24. Craig M, Slauch JM (2009) Phagocytic superoxide specifically damages an extracytoplasmic target to inhibit or kill Salmonella. PLoS One 4:e4975PubMedCrossRefGoogle Scholar
  25. De Palma C, Falcone S, Panzeri C et al (2008) Endothelial nitric oxide synthase overexpression by neuronal cells in neurodegeneration: a link between inflammation and protection. J Neurochem 106:193–204PubMedCrossRefGoogle Scholar
  26. De Souza K, Silva MS, Tavira LT (2008) Variation of nitric oxide levels in imported Plasmodium falciparum malaria episodes. Afr J Biotechnol 7:796–799Google Scholar
  27. Divangahi M, Chen M, Gan H et al (2009) Mycobacterium tuberculosis evades macrophage defenses by inhibiting plasma membrane repair. Nat Immunol 10:899–906PubMedCrossRefGoogle Scholar
  28. Escorza MA, Salinas JV (2009) La capacidad antioxidante total. Bases y aplicaciones. REB 28:89–101Google Scholar
  29. Ferrari CK, França EL, Honorio-França AC (2009) Nitric oxide, health and disease. J Appl Biomed 7:163–173Google Scholar
  30. França EL, Feliciano ND, Silva KA et al (2009) Modulatory role of melatonin on superoxide release by spleen macrophages isolated from alloxan-induced diabetic rats. Bratisl Lek Listy 110:517–522PubMedGoogle Scholar
  31. França-Botelho AC, França EL, Honório-França AC et al (2006) Phagocytosis of Giardia lamblia trophozoites by human colostral leucocytes. Acta Paediatr 95:438–443PubMedCrossRefGoogle Scholar
  32. França-Botelho AC, França JL, França EL et al (2010) Relationship between oxidative stress production and virulence capacity of Entamoeba strains. Res J Parasitol 5:139–147CrossRefGoogle Scholar
  33. Gabbay E, Zigmond E, Pappo O et al (2007) Antioxidant therapy for chronic hepatitis C after failure of interferon: results of phase II randomized, double-blind placebo controlled clinical trial. World J Gastroenterol 13:5317–5323PubMedGoogle Scholar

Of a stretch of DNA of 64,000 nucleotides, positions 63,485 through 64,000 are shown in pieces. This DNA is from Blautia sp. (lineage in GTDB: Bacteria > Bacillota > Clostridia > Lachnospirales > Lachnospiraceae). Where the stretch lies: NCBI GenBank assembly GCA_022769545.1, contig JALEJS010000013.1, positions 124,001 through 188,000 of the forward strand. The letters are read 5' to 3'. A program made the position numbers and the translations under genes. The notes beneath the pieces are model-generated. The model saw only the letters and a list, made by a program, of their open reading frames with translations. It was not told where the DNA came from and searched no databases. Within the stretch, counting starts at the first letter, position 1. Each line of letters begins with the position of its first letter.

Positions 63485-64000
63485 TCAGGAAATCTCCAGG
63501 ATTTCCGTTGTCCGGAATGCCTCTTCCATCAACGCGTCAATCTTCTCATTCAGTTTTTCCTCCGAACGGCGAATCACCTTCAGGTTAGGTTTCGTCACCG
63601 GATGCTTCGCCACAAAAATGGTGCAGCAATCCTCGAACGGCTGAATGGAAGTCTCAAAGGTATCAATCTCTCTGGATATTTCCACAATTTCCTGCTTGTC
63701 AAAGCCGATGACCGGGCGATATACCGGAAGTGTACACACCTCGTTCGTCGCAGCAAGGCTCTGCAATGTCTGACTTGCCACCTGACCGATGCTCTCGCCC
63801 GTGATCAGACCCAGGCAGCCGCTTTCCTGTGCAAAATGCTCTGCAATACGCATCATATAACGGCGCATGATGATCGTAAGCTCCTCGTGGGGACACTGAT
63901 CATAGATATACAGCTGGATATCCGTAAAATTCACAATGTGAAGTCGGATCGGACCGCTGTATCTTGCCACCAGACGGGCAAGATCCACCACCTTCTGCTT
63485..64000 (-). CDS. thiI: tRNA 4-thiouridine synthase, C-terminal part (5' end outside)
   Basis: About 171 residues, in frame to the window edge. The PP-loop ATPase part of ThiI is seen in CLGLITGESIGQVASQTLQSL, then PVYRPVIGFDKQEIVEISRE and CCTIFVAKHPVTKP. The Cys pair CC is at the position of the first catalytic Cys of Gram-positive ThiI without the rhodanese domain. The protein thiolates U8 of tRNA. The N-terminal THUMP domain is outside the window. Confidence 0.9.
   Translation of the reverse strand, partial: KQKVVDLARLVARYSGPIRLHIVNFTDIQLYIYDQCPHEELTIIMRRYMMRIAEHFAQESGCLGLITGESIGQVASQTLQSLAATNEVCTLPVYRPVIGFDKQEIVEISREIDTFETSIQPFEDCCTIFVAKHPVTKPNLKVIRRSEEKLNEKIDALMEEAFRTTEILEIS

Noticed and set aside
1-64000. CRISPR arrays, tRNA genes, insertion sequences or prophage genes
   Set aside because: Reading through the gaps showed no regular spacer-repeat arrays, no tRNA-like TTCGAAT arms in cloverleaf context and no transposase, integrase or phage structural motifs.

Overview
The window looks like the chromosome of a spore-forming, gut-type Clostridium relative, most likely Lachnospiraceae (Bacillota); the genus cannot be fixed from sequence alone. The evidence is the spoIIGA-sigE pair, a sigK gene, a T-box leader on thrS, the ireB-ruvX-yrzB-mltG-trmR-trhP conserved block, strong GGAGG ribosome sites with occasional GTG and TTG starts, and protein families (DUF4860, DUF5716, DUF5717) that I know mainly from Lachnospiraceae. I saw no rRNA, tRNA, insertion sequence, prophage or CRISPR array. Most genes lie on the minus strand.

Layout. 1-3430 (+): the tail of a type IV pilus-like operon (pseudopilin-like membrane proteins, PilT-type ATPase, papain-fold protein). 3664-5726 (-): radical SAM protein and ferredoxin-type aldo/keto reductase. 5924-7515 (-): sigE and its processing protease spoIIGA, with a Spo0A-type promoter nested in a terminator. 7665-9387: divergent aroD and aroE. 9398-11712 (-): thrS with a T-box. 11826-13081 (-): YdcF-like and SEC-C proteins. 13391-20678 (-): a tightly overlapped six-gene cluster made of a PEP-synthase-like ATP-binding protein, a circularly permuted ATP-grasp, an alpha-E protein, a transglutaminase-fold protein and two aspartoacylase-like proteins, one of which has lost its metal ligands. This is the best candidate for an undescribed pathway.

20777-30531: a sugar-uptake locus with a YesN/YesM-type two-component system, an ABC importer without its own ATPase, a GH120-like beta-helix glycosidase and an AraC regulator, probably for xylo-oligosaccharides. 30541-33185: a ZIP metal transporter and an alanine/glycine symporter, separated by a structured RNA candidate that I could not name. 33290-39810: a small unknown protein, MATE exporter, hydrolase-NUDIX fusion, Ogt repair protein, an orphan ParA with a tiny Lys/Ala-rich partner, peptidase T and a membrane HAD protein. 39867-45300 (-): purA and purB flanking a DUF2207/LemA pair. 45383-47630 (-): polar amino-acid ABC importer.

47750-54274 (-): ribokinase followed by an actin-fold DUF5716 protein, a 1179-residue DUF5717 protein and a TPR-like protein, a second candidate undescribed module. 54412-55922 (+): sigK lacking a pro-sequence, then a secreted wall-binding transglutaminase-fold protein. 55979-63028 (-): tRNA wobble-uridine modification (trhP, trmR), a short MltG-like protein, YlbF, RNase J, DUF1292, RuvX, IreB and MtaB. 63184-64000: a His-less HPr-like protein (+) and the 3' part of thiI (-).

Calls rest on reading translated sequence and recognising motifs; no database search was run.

34. Gan H, Lee J, Ren F et al (2008) Mycobacterium tuberculosis blocks crosslinking of annexin-1 and apoptotic envelope formation on infected macrophages to maintain virulence. Nat Immunol 9:1189–1197PubMedCrossRefGoogle Scholar
  35. Garnica MR, Silva JS, Andrade HF Jr (2003) Stromal cell-derived factor-1 production by spleen cells is affected by nitric oxide in protective immunity against blood-stage Plasmodium chabaudi CR in C57BL/6j mice. Immunol Lett 89:133–142PubMedCrossRefGoogle Scholar
  36. Gondwe EN, Molyneux ME, Goodall M et al (2010) Importance of antibody and complement for oxidative burst and killing of invasive nontyphoidal Salmonella by blood cells in Africans. Proc Natl Acad Sci USA 107:3070–3075PubMedCrossRefGoogle Scholar
  37. Gozalo AS, Hofmann VJ, Brinster LR et al (2010) Spontaneous Staphylococcus xylosus infection in mice deficient in NADPH oxidase and comparison with other laboratory mouse strains. J Am Assoc Lab Anim Sci 49:480–486PubMedGoogle Scholar
  38. Gramaglia I, Sobolewski P, Meays D et al (2006) Low nitric oxide bioavailability contributes to the genesis of experimental cerebral malaria. Nat Med 12:1417–1422PubMedCrossRefGoogle Scholar
  39. Gutierrez FR, Mineo TW, Pavanelli WR et al (2009) The effects of nitric oxide on the immune system during Trypanosoma cruzi infection. Mem Inst Oswaldo Cruz 104(suppl1):236–245PubMedCrossRefGoogle Scholar